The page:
In its beautiful barnacle-encrusted bottle, a wine aged on the ocean floor might conjure up a sepia image of shipwrecked treasure, or even suggest some bygone quackery – yet the reality could not be more different. It is the physical manifestation of winemaking ingenuity. The relatively risky technique is still rare to see – with the resulting cuvées priced accordingly – since its modern origins stem from the 170-year-old Veuve Clicquot bottles that still had their sparkle in 2010, when discovered among the remains of a sunken schooner. That shipwreck left a lasting legacy in the inspiration it offered restless winemakers.
Underwater-aged wines command premium prices, and the technique is most closely associated with Champagne
Today, it is possible to find several dozen different cuvées, both sparkling and still, aged underwater – usually in the sea, though sometimes a lake. Such wines command premium prices, so it is little surprise that the technique is most closely associated with Champagne. But there’s more to the attraction for sparkling winemakers. ‘There is, in my view, a clear correlation between the ambient pressure enjoyed during élevage [the development of a Champagne], underwater or otherwise, and the putative longevity of a sparkling wine,’ says Master of Wine and Champagne expert Simon Field. ‘Under pressure, the slow work of autolysis becomes more focused, and accordingly, the wine has more definition and character,’ he adds.
How does ageing wine underwater work?
Pressure plays the critical role in underwater ageing, with around 1 bar per 10m of depth. Therefore, at between 50 and 60m, the pressure outside a bottle of submerged Champagne broadly equals that within. This means that oxygen is banished and carbon dioxide cannot escape, while the autolytic reaction that gives sparkling wine its distinctive character is faster and, seemingly, more profound.
Water temperature under the ocean is part of the appeal, too, since it is relatively constant and also similar to that found in the deep chalk cellars of Épernay or Reims. Darkness is guaranteed on the seabed, eliminating any risk of lightstrike, and there’s a final, spellbinding ingredient: the stirring motion of the ocean, something Leclerc Briant’s winemaker Hervé Jestin, a pioneer of the process, likens to ‘permanent dynamisation’.
Leclerc Briant’s Cuvée Abyss spends between 10 and 15 months ageing on the sea floor (depending on the vintage), close to the island of Ouessant, off the coast of Brittany. It is one of the finest examples of the technique, its scintillating purity and ethereal fruit frozen in time, while its subtle streak of salinity seems uncannily connected to the barnacles on the bottle. ‘After a year in the deep, in a permanent state of tidal movement, the wine develops profound energy and uplifting harmonic character,’ says Davy Zyw, senior buyer at Berry Bros & Rudd, the UK importer for Leclerc Briant Abyss. ‘It has the purity of fruit, complexity and drinkability equal to other Leclerc Briant cuvées, but Abyss’s mineral edge is unquestionably salty and undeniably stimulating.’
Darkness is guaranteed on the seabed, and there’s a final, spellbinding ingredient: the stirring motion of the ocean
Amid the rising tide of Champagne houses sinking their coveted cuvées, Champagne Drappier also chose the Atlantic to create Immersion. ‘Ageing wine under the sea allows for a constant temperature and ideal obscurity, with the motion of the waves assisting the process,’ says Michel Drappier, who believes the balance of pressure also results in purer, more refined bubbles.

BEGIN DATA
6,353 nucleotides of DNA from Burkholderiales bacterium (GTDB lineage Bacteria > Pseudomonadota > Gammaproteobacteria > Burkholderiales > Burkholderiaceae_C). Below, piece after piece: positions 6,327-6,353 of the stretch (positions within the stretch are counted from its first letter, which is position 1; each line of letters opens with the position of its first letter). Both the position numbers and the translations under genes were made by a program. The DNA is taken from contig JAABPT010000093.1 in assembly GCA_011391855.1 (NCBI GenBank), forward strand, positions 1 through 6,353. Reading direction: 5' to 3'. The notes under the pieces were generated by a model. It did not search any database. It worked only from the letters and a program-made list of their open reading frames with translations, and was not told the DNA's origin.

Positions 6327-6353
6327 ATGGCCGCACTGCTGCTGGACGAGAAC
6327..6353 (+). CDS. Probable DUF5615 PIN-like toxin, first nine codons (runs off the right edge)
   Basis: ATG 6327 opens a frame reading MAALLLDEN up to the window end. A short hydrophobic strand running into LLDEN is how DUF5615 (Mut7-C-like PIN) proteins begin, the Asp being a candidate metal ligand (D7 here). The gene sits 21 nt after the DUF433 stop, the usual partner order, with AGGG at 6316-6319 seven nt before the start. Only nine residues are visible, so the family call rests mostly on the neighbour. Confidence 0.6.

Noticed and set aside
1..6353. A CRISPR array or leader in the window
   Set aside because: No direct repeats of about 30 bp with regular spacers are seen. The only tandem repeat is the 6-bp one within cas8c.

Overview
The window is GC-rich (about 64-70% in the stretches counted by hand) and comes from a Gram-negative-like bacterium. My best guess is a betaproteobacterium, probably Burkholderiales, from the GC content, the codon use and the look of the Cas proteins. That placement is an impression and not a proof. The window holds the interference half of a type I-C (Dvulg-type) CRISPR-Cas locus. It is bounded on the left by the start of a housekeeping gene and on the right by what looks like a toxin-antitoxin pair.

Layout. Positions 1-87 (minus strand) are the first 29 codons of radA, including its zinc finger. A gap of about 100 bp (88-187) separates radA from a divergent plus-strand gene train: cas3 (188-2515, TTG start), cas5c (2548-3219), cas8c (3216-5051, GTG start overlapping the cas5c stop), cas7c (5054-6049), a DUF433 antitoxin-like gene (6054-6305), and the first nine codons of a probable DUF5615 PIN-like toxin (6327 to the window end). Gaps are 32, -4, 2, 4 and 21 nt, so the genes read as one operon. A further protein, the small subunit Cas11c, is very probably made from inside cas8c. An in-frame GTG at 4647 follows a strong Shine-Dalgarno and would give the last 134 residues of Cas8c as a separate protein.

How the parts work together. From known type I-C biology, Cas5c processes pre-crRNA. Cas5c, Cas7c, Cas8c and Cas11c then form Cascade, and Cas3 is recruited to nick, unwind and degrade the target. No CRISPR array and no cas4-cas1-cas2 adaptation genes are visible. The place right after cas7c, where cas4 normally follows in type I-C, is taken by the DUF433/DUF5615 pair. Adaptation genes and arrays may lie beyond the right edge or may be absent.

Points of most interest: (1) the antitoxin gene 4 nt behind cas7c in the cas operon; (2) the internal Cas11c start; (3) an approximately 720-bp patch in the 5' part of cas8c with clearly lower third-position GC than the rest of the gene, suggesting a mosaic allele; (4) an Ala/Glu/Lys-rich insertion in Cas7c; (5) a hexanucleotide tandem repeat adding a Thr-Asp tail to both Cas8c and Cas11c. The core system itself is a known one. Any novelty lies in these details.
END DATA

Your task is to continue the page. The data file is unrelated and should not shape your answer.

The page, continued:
Not to be left behind, England’s sparkling pioneers have also been plumbing the depths while simultaneously raising the stakes. Exton Park has chosen to underwater-age its Blanc de Blancs 2014 on its lees (yeast cells), rather than after disgorgement. The rules stipulate that a Champagne must be disgorged before it leaves the region but such strictures do not apply to wines made within the UK.
Is it just Champagne that benefits from ageing on the seabed?
Though sparkling wine has made the running, there have also been successful experiments with still wines in Spain, Chile, California and on the Greek island of Santorini, where Gaia has created its Thalassitis Submerged Assyrtiko under the Aegean. The experiment began in 2009 and got off to an inauspicious start when violent storms destroyed all but a few bottles. A further setback occurred two years later, when most of the corks gave way to seawater. However, lessons have been learned, and its most recent vintage (2018) is both breathtaking and baffling in equal measure, combining freshness with the satisfying complexity usually associated with oxidative ageing.
Gaia’s winemaker Yiannis Paraskevopoulos, a keen diver, is convinced the process makes sufficient difference to warrant the risks. ‘The inherent flintiness of Assyrtiko becomes amplified greatly, to generate an intense fuel-like character, much like that of an aged Riesling,’ he says. He also claims that, as they dissipate, those aromas give way to floral and sweet honey notes, unfamiliar territory for an unoaked Assyrtiko from Santorini. ‘Even more interesting is the fact that those aromas are not the product of the slow oxidation that is associated with ageing, because that is simply impossible.’
Is ageing wine underwater more than just a fad, then?
So, is underwater ageing the future? There is no shortage of space for it (though the seabed must be leased and off limits for fishing trawlers), and the process of temperature control is natural, after all. The thirst from curious collectors currently appears unquenchable, despite some initial fears that the technique owed more to the vagaries of fashion than the parameters of science.
Pierre Bettinger, Leclerc Briant’s sales director, insists underwater ageing is anything but faddish. ‘It fits well with our philosophy. We’re working with nature to have the perfect ageing conditions.’